COVID-19 has transformed the international education sector globally. As countries navigate through this health crisis, it is clear that the uncertainties raised by this pandemic on the future of universities and the international education sector are inextricably linked to not only Australia’s economy but also the economies of many leading study destinations and sending countries globally.
During COVID-19 and in the immediate aftermath of the outbreak, major destination countries explored different ways to secure international student recovery. Flexibility and incentives around post-study work and migration tend to offer a quicker route to attract international students and thus international education recovery.
Australia’s third largest export sector, worth over AUD $40 billion dollars and supporting nearly 250,000 full-time jobs, has been direly affected by international travel bans in place since March 2020. This saw a 16 per cent decrease in international student arrivals in the year to March 2020 and an estimated 20 per cent decline in international enrolments this year as well as next. As it stands, universities expect to lose between $3.1-$4.8 billion this year alone with forecasts of this rising to $16 billion by 2023.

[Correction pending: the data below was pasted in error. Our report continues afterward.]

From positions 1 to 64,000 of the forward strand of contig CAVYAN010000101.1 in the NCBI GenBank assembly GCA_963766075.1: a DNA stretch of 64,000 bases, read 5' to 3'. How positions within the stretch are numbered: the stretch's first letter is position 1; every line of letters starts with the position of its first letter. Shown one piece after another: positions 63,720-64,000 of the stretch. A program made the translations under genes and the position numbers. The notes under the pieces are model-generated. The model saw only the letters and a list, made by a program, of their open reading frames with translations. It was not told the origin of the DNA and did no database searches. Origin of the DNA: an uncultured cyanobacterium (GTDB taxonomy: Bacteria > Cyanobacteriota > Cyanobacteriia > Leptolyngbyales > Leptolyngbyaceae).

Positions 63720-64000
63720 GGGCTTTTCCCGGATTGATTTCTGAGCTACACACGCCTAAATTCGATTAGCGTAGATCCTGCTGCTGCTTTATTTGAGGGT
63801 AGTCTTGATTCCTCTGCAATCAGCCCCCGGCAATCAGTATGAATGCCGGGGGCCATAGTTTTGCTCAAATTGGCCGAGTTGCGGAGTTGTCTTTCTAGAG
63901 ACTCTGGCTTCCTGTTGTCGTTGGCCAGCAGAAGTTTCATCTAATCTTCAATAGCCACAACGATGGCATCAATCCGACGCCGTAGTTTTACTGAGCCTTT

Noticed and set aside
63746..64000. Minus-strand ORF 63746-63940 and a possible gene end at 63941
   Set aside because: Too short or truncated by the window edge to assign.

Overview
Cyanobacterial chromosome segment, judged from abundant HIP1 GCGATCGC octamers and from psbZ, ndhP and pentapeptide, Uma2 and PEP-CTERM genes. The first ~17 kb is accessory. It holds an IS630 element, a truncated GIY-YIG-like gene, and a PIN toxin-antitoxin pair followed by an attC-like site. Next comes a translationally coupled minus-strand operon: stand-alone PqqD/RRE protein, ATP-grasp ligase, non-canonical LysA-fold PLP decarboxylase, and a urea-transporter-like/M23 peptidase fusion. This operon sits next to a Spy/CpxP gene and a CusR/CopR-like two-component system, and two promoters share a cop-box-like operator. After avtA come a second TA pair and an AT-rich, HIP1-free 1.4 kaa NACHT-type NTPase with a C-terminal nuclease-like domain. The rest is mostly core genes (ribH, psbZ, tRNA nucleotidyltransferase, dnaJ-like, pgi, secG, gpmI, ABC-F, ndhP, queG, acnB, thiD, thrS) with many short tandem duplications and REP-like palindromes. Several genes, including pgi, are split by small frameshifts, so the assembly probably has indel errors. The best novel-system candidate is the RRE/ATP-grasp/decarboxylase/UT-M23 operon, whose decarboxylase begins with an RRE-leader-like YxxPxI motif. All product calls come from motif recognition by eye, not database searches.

The current predicament facing many international students in Australia and in other leading study destinations such as the US, UK and Canada is how measures to combat the spread of COVID-19 in the form of border restrictions and transition to online learning will impact on the quality of their education, their overall experiences and the timely completion of their courses. For many, these impacts are closely tied to whether they would qualify for post-study work visas that allow them to live and work in their host countries after they graduate.
The convergence of post-study work visa programmes in many study destinations is the latest iteration of the link between education and migration. The tacit link between education and migration nexus is one which governments are reluctant to acknowledge. Yet, it is very clear that pathways to post-study opportunities to live and work in host countries are key drivers in attracting international students. Our survey with over 1,150 international graduates found that 76 per cent of international students indicated that post-study work visa was an important factor in their decision to study in Australia.
Post-study work visa is now the default model adopted by major destination countries around the world to attract international students. But the current situation where international graduates are stranded and forced to transition to online learning jeopardises their eligibility for these visas which typically require them to spend the entirety of their studies onshore.